Kai Adams of Sebago Brewing used SBA-backed loans for his first, second and third brewpubs—not only for the real estate but also for the construction and to buy furniture and equipment. “Because of the business we’re in, our margins are very thin, and we wanted to make sure we could cover our debt with the cash flow we had,” he says. “SBA loans gave the bank the courage to continue investing in an industry that doesn’t have a high success rate.”
SBA loans are popular right now because of pandemic-related lending relief measures, Pretty says. "One of the huge benefits of SBA loans is that they really help entrepreneurs and small businesses keep their cash and their liquidity so they can grow their business.”
Lines of credit can provide valuable working capital for ongoing business expenses. When unexpected expenses occur, you can handle them without having to sell inventory or take other measures that might harm your business, notes Gregory. And they’re flexible like a credit card—you only borrow as much as you need, when you need it, and repay on your schedule (though interest is charged).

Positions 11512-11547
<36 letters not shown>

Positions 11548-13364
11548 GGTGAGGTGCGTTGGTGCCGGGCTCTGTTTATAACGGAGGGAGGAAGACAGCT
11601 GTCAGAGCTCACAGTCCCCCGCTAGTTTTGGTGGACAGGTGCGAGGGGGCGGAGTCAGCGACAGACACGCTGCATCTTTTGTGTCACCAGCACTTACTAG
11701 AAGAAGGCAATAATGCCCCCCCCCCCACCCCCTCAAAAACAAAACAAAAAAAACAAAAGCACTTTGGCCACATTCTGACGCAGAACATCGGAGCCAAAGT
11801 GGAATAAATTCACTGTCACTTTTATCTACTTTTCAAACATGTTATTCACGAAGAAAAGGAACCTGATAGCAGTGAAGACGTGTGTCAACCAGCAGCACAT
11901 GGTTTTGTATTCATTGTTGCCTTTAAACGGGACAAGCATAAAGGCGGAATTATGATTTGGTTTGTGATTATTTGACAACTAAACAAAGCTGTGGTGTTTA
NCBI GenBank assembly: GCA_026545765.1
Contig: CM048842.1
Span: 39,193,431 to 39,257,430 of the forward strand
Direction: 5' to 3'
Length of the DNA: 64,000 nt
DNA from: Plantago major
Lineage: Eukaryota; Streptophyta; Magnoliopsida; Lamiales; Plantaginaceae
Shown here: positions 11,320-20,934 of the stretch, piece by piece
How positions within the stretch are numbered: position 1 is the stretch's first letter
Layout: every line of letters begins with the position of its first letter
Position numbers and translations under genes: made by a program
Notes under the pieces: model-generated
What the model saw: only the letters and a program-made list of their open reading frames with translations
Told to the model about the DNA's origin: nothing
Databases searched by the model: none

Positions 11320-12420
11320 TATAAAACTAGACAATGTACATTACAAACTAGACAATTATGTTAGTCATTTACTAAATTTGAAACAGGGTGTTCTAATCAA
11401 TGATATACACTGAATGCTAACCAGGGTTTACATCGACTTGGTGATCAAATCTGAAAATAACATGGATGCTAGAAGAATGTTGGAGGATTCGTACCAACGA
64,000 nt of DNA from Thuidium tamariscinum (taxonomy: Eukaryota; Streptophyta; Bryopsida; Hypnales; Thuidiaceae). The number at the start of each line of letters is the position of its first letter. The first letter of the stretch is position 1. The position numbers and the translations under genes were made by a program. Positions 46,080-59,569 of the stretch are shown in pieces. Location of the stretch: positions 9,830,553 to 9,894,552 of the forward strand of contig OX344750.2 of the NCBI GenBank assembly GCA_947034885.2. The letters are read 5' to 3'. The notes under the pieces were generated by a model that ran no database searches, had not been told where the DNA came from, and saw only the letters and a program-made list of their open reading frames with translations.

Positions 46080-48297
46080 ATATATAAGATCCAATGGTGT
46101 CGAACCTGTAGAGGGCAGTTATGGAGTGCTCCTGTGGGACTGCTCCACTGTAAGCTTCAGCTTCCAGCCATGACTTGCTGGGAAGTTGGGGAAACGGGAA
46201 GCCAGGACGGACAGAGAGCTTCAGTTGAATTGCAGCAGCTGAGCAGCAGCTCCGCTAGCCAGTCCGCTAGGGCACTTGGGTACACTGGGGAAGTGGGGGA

Is It Time To Discuss Your Liquidity Strategy?
Adams and Miller have worked together for years, meeting twice annually to review Sebago’s finances and discuss strategy. He gives her credit for identifying creative financing solutions for his business. “I used to feel that I shouldn’t show my cards, but with Shauna and TD, she knows my business, and I can talk through any ideas about what we need to change or if we need capital for something.”
Liquidity is top of mind for many business owners, and fortunately there are many ways to maintain it, whether through minimizing your assets, paying down your liabilities, managing your accounts carefully or taking advantage of credit.
“The ability to predict cash flow is hard enough,” says Gregory. “But to the extent you have liquidity needs, TD Bank will be able to meet them.”
To learn how you can increase your liquidity, visit TD Bank's Small Business or Commercial Banking site to find solutions that are right for your business.
Related commercial banking information
All financial products are subject to credit review and approval. You are advised to consult with your accounting and legal experts before accepting any loan or financial product.